Monday, July 30, 2001

July 30, Astoria: The Flavel House and Courthouse

The Flavel House is a prominent landmark, and you can hardly miss it since it's near the post office and across the street from the back of the courthouse. Since I had a PO Box for business, I was in the area often. And even though, on my budget, the entrance fee seemed high, I bit the bullet and paid for it. I really wanted to see the house. Not only for the local history, but because it was built within about two years of when my grandmother's house had been built in Corona in a similar style. Her grandfather had built their house on a grand scale, with fine materials, often imported from St. Louis or the East Coast, and Flavel's project had been ramped up just a few notches from that. His mouldings were a few inches wider, the finishing just a few degrees finer. I think my grandmother's house was larger in size, or at least is was by the time the side wings had been added. The piece of land it was on was much larger and with an attached orchard and a yard filled with a variety of fruit-bearing trees. I believe this was mostly a legacy from her grandparents. But my grandmother's house had also been decapitated down to the ground floor in the early 1950s, and I hadn't seen it in its glory since I'd been too young to remember. I thought that a visit to the Flavel House might give me insight on the way they had lived, and I'd longed to see that since I was a child. The top photo shows part of the back yard from an upper story window.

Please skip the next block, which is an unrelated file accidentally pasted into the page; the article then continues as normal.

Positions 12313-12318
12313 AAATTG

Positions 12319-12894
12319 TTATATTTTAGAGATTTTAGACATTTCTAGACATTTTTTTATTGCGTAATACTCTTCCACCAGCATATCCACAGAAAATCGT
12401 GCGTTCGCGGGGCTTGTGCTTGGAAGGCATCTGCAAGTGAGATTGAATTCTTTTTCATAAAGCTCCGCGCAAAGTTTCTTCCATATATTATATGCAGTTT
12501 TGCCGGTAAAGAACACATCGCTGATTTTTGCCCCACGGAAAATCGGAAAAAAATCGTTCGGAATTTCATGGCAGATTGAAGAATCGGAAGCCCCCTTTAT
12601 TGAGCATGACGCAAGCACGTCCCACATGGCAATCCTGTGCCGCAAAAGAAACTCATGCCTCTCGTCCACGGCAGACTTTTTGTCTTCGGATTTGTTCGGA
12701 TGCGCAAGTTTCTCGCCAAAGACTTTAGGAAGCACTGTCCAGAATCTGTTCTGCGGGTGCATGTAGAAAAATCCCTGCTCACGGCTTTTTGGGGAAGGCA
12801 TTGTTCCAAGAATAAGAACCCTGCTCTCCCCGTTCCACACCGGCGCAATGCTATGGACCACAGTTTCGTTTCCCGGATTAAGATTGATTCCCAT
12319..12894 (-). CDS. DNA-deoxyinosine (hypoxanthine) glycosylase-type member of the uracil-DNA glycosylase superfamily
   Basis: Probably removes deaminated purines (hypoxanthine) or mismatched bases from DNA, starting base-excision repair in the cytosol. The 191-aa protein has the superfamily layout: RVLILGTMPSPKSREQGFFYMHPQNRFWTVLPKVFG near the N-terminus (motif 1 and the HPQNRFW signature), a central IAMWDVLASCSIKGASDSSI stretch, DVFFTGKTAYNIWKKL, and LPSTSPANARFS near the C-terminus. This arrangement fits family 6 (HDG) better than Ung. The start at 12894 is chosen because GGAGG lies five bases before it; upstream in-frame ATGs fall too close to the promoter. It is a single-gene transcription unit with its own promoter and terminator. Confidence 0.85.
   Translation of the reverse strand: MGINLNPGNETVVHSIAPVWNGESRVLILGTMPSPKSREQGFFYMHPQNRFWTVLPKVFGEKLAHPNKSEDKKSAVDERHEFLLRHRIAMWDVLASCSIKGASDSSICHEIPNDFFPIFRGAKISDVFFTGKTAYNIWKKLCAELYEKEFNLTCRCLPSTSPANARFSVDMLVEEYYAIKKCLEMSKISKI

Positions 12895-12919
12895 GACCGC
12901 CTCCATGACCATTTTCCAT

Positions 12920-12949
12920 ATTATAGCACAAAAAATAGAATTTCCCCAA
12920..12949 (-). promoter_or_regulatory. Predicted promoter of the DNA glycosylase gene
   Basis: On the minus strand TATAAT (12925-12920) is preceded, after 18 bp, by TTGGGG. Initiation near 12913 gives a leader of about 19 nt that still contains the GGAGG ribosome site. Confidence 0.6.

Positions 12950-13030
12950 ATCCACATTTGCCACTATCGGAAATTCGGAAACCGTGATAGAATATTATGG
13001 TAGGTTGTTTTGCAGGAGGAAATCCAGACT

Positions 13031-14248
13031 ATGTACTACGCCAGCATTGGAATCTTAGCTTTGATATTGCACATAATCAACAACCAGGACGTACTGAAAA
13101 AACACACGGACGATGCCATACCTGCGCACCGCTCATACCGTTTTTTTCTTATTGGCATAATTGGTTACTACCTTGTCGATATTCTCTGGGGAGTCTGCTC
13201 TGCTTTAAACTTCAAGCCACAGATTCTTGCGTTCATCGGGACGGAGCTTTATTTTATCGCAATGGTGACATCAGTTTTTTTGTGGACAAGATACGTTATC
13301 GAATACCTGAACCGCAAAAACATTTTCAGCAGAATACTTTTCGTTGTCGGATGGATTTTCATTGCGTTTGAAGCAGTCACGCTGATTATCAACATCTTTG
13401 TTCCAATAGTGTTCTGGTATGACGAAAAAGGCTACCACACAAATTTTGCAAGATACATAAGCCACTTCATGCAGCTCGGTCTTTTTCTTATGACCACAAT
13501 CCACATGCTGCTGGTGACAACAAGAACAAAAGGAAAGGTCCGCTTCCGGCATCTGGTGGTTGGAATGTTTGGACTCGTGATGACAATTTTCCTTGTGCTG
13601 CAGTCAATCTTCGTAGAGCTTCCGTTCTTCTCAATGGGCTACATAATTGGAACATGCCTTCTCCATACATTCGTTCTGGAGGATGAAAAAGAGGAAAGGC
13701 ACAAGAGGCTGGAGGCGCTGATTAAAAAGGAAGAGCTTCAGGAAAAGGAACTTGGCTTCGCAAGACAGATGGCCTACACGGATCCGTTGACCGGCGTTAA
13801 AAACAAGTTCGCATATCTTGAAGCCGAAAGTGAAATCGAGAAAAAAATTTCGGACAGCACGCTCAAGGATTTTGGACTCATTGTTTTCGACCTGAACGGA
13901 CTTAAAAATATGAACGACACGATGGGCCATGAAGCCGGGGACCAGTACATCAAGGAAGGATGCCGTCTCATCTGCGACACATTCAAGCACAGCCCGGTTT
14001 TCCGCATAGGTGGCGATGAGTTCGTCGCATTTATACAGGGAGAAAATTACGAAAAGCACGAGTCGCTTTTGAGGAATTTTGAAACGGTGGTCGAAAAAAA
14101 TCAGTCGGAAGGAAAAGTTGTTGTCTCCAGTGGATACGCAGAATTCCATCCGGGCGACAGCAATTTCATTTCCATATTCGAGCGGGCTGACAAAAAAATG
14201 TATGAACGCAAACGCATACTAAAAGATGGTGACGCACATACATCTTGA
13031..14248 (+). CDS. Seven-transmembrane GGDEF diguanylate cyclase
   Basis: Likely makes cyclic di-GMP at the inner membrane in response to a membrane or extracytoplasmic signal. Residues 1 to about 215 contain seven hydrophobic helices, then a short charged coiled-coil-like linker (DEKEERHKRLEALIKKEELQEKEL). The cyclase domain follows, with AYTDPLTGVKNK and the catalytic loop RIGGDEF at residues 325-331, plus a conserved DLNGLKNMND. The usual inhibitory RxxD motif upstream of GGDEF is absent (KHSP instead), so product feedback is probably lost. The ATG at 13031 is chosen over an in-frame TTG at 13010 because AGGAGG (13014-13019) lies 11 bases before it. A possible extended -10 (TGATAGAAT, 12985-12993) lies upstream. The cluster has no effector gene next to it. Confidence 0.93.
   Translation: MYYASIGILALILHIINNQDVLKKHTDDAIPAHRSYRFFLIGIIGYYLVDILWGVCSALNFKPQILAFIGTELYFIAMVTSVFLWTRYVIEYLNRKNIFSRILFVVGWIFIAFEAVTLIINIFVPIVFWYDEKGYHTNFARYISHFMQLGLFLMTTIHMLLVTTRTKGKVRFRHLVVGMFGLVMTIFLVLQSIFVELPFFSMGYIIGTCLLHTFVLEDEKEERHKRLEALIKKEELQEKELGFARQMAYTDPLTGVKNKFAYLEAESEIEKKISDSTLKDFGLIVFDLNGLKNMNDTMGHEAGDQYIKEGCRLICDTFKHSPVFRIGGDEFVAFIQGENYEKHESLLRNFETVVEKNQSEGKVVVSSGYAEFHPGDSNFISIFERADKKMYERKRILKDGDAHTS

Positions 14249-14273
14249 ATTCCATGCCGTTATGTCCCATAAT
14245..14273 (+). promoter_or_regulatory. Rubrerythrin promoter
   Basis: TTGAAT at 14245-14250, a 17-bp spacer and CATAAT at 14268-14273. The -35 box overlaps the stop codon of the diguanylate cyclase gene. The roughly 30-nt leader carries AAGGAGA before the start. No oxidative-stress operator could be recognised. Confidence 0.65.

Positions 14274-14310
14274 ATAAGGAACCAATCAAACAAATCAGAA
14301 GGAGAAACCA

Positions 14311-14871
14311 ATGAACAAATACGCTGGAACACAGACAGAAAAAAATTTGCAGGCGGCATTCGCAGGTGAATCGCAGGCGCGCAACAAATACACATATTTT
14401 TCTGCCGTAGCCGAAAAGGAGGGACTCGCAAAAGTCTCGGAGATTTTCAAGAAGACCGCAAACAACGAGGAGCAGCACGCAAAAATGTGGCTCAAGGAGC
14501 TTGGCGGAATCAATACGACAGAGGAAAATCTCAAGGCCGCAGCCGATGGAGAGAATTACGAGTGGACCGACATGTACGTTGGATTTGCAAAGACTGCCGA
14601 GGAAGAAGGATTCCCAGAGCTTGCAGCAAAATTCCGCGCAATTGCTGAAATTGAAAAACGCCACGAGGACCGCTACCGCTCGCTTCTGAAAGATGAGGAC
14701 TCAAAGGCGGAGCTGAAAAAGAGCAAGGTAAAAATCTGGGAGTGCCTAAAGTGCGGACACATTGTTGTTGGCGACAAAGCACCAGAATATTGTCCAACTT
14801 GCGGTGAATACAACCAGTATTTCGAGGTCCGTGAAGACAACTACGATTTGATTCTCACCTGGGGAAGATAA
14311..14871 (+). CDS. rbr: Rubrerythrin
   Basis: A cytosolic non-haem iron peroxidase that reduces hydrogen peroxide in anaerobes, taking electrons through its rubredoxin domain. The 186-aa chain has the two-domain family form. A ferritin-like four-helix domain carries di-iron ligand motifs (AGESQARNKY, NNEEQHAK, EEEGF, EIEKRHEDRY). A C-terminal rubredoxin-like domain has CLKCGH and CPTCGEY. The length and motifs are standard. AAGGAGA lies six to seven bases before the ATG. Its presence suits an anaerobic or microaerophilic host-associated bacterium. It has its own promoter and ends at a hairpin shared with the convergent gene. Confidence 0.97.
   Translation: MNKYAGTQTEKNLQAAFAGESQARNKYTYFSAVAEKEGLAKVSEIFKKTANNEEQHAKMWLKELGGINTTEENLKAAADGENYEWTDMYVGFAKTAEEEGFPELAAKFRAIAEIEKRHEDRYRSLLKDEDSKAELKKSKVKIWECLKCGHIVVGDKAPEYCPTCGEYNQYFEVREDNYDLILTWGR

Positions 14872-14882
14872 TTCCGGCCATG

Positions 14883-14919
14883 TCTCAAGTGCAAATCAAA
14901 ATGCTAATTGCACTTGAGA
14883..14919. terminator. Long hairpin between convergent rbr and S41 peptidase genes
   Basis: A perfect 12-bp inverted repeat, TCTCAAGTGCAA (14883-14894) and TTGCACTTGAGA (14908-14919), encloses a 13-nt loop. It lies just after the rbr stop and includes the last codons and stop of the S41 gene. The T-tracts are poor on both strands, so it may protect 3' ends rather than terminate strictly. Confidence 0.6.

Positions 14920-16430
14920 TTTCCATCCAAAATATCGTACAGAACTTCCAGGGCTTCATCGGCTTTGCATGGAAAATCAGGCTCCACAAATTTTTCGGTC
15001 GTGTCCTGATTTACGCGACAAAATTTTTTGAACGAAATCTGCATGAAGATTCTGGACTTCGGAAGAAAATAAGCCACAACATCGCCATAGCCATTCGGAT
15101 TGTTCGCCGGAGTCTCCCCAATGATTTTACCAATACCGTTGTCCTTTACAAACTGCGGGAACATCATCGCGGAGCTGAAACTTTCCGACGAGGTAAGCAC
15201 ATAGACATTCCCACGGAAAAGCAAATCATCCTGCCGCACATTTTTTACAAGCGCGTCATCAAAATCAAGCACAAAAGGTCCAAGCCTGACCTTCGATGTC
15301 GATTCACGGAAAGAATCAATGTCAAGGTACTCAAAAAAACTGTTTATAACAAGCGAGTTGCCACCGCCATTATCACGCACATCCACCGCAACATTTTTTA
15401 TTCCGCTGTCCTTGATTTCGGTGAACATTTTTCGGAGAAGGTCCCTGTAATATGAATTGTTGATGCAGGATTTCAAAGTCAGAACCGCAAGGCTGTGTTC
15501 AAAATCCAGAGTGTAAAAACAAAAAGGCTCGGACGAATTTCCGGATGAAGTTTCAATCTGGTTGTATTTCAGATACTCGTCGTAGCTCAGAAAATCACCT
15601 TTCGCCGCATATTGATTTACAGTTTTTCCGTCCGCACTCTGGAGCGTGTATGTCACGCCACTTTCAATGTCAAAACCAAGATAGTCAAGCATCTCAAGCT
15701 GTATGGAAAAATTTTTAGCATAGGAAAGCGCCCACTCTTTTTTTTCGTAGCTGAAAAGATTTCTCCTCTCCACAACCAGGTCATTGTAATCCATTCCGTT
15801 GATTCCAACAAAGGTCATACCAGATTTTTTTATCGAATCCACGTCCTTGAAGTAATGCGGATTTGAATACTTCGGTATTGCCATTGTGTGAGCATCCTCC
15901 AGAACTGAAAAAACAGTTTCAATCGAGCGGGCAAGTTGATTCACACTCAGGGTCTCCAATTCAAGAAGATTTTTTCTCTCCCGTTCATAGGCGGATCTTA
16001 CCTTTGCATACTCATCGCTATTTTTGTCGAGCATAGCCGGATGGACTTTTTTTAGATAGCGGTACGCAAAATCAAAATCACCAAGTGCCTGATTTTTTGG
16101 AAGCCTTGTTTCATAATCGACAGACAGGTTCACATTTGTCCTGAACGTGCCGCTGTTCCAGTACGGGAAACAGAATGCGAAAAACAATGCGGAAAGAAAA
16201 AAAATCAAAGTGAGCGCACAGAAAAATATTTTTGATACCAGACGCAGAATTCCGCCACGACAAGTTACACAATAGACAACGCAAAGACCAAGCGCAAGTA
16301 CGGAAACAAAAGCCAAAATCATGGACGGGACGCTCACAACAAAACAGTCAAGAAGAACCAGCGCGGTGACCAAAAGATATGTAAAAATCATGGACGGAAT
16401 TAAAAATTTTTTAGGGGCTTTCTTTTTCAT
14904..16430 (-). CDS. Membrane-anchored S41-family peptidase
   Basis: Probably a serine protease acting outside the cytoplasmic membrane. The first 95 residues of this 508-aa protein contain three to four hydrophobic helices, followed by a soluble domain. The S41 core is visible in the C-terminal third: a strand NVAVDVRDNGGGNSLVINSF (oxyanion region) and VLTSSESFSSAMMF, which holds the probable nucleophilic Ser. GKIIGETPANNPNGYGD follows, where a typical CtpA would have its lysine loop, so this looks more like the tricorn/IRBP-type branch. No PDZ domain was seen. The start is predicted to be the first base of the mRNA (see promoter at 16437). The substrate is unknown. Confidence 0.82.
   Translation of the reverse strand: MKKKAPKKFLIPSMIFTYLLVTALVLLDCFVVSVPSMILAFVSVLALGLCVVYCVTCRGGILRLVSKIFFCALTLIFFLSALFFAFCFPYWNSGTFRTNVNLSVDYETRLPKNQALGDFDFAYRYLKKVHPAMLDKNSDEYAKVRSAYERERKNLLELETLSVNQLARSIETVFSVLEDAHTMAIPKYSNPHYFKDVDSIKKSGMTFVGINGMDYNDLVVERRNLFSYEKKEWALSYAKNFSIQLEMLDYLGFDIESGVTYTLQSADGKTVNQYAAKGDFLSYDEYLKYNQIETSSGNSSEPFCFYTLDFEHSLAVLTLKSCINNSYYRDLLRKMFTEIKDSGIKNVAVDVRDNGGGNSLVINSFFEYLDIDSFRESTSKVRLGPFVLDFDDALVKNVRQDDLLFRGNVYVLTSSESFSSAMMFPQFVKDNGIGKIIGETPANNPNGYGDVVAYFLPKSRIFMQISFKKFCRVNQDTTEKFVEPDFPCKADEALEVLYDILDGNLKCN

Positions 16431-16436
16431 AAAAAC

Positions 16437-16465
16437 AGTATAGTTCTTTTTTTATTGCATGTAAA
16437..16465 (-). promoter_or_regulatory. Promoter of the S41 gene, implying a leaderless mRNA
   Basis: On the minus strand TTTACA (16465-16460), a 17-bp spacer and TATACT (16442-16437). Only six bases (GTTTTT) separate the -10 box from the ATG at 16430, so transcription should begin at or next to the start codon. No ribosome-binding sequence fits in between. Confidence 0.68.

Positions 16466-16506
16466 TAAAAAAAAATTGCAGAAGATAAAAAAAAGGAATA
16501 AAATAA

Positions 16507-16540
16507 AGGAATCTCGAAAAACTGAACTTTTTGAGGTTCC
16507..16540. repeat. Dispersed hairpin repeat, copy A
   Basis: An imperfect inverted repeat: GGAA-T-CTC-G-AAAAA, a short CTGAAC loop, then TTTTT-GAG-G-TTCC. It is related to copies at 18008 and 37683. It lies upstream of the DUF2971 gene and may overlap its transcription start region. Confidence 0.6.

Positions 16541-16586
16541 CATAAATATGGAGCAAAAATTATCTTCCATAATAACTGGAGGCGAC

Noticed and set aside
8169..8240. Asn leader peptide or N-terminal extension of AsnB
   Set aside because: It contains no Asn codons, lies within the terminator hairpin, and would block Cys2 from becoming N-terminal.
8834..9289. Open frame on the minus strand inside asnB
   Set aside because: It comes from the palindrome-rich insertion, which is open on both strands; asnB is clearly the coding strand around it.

The builing on the right is the carriage house, which is being renovated.

A homey scene in a small bedroom or sewing room.

I love the green tiles.

Here's a view out the back from another window.

Simple and elegant.

Here's the view east from an upper-story window looking toward the downtown area. You can see Tongue Point in the distance.

I love the ornamented hardware - as I said, just a few notches more ornate than the hardware in Grandma's house, but in a similar vein - a similar feel.

Outside now, a blue and white fowering bush in the front yard.

Here is the imposing facade - once again, a few notches more ornate than Grandma's, but with some similar elements.

Here's the front door.

More of the intriguing, majestic facade.

On the corner of Duane Avenue and 8th Street.

Across the street from the Flavel House is "the Goonies' Jail," the old county jail, with the courthouse on the right.

On the front corner of the courthouse is an old cannon. There's a cement bench in front, and on the bench the plaque reads: "Dedicated to our Fathers, by Oregon Department Daughters, Union Veterans of the Civil War 16th (?) Convention (?) 1934" and the dates 1861 and 1865.

And this is the cannon above the bench with the inscription.

Looking back up 8th Street from the corner near the cannon, you get one of the best views of the Flavel House.

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